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Can Amoxicillin Be Mixed With Milk Or Juice So A Child Will Take It Easier
Is it okay to mix my sons medicine with juice and allow him to take it? He's 8 and its amoxicillin. Will it dilute the medicine?
Sure: This should be fine as long as he drinks all of the juice you have dissolved it in. ...Read more
Hello, my baby has ear infection and is being treated with amoxicillin. Can she take the medication immediately after having milk and yogurt. Thank you!
Yes : She can take the medicine after drinking and eating milk and yogurt. ...Read more
Is drinking any kind of juice bad for a child's teeth? I read that children should only be drinking milk and water, but our son likes apple juice as well. Should we stop giving him that entirely?
Austin, I : Austin, i am not in agreement with either of my respected colleagues. Plain and simple, prolonged repeated exposure to sugar water can be horrible for your kids teeth. Sugar water goes by the name of the obvious and not so obvious; soda, sports drinks and fruit juice. Oh wait, but maybe it's all natural 100% certified organic fruit juice. Then repeated prolonged exposure to this will still cause just as many cavities between your child's teeth. I'm going to be very clear, at no point did a juice box fall off the branch of a juice box tree. But wait again, if it is mixed 50/50 with water then bathing teeth in half as much sugar will still cause just as many cavities. I see more kids in my upper class well educated location with this issue day after day. Before i get juice-aholics emailing incesently, all juice is not bad. In fact, juice is not bad at all. It is just in the way we consume it that can cause devastating and rampant cavities. Siping sugar water out of a sippy cup, sports drinks on the bench at a three hour baseball game, repeatedly taking a gulp every 15 minutes while watching tv 4 hours after school everyday will cause rampant cavities between your child's teeth. Every time your child drinks anything with sugar it feeds the bacteria that we all have. This bacteria then produces acid which demineralizes the protective layer of our teeth called enamel. It takes about 15-20 minutes for our bodies saliva to naturally neutralize this acid and stop the progression of damage. But your child's repeated exposure to even low levels of sugar water starts that clock back at 15-20 more minutes till the damaging process stops. Thus, 3-4 hours of low level sugar water exposure every day causes a hugh amount of damage. The trick is to drink it all at once and then cleanse the mouth of the acid buildup. Sugar water with meals tends not to result in this damage. When we eat we produce extra saliva, neutralizing the acid. Plus, we only eat for a limited time. In addition, I have never seen a child get cavities by eating actual apples all day. The sugar is not nearly as concentrated and the fiber literally wipes the sugar away, plus the extra neutralizing saliva. In the end, fruit is good, fruit juice with limits is good. Hope this is helpful, michael i. Wollock, dmd, agd fellow dentistry at suburban square 610-649-0313. ...Read moreSee 2 more doctor answers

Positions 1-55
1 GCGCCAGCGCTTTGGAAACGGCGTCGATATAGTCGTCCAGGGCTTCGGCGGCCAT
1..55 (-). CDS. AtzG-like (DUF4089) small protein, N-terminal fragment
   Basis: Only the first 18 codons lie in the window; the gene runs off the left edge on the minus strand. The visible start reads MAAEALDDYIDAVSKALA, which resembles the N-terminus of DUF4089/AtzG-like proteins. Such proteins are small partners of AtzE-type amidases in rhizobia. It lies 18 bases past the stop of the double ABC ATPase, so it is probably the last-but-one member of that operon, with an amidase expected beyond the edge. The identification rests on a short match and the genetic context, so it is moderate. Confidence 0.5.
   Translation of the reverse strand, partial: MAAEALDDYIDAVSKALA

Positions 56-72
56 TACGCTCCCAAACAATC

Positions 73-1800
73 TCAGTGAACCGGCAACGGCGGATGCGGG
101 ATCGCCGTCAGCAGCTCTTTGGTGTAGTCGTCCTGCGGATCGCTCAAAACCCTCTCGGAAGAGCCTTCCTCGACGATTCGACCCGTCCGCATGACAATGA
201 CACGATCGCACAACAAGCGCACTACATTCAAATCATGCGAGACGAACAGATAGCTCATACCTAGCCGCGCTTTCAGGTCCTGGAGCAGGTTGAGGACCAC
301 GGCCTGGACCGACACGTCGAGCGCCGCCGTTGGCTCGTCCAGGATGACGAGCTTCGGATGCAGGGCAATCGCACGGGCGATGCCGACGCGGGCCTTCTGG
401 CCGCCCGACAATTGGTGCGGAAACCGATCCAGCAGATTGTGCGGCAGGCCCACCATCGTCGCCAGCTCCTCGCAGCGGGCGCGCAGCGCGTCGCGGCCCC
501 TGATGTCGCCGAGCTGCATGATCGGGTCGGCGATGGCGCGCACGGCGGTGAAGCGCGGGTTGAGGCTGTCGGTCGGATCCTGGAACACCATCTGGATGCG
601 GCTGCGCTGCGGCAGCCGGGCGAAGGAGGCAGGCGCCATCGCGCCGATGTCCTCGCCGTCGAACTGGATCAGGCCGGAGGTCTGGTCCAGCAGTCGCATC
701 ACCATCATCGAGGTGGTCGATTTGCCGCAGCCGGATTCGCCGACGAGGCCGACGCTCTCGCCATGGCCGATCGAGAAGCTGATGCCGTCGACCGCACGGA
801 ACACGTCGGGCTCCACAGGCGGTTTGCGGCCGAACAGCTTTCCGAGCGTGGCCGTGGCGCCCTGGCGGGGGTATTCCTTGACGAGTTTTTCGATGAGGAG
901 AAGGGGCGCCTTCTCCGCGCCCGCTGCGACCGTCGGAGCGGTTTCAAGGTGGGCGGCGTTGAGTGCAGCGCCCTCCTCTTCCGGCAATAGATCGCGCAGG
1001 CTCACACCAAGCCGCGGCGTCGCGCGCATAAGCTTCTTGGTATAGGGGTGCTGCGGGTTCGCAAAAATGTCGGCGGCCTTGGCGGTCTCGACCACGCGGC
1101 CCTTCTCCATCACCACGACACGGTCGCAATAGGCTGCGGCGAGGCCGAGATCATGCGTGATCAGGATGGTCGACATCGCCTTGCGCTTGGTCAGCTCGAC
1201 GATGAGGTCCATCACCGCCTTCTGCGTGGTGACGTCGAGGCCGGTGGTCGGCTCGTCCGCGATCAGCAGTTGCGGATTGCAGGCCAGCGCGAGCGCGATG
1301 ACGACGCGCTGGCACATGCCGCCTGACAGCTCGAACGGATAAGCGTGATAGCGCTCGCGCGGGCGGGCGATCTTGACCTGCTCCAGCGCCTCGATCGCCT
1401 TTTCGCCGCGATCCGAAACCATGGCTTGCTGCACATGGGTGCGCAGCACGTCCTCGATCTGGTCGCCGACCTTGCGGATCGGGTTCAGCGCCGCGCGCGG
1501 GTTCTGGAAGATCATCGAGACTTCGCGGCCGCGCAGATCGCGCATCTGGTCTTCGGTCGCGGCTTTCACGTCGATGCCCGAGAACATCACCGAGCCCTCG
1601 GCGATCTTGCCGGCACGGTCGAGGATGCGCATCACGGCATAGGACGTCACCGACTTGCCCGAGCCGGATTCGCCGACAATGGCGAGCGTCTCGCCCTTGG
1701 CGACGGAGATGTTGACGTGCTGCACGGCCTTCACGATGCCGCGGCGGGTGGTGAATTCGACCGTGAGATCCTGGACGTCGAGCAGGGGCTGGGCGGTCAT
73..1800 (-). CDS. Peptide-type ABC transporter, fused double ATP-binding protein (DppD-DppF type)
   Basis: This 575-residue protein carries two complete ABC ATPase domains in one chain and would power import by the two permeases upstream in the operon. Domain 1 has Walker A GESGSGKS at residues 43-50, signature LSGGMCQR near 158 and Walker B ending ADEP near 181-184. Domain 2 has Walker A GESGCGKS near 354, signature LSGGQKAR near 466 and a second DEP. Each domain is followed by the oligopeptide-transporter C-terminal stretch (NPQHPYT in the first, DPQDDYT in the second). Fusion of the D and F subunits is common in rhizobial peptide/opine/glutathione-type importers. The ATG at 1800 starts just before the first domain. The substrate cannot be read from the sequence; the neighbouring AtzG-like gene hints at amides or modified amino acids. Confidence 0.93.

My daughter says her doctor told her not to give any juices to her children because they have no medical value is this true? She is getting ready to limit her child to water only because she will not drink milk or any other soy or milk like products. Is t
Juice : Juice is basically sugar water and has very little nutritional value. It has been shown to contribute to both tooth decay, diarrhea, malnutrition and obesity. Eating the actual fruit loaded with fiber is a much healthier option. In 2001, the american academy of pediatrics released the following recommendations regarding fruit juice: "-juice should not be introduced into the diet of infants before 6 months of age. -infants should not be given juice from bottles or easily transportable covered cups that allow them to consume juice easily throughout the day. Infants should not be given juice at bedtime. -intake of fruit juice should be limited to 4 to 6 oz/d for children 1 to 6 years old. For children 7 to 18 years old, juice intake should be limited to 8 to 12 oz or 2 servings per day. -children should be encouraged to eat whole fruits to meet their recommended daily fruit intake." pediatrics vol. 107 no. 5 may 2001, pp. 1210-1213 american academy of pediatrics: the use and misuse of fruit juice in pediatrics many parents (including myself) opt to not give children any juice as long as they eat a variety of fruits and vegetables. Since your grandchildren refuse milk products, their biggest nutrtional concerns are calcium and vit d - only found in a few fortified juice products anyway. There are other foods the children can eat high in these nutrients such as yogurt, cheese, fortified cereals, fortified bread, almonds, soy beans, and leafy greens such as broccoli and kale. Legal disclaimer: I am providing this general and basic information as a public service and my response to this question does not constitute a doctor-patient relationship. For any additional information, advice, or specific concerns, please speak with your own physician. The information provided is current as of the date of the answer entry. ...Read moreSee 2 more doctor answers
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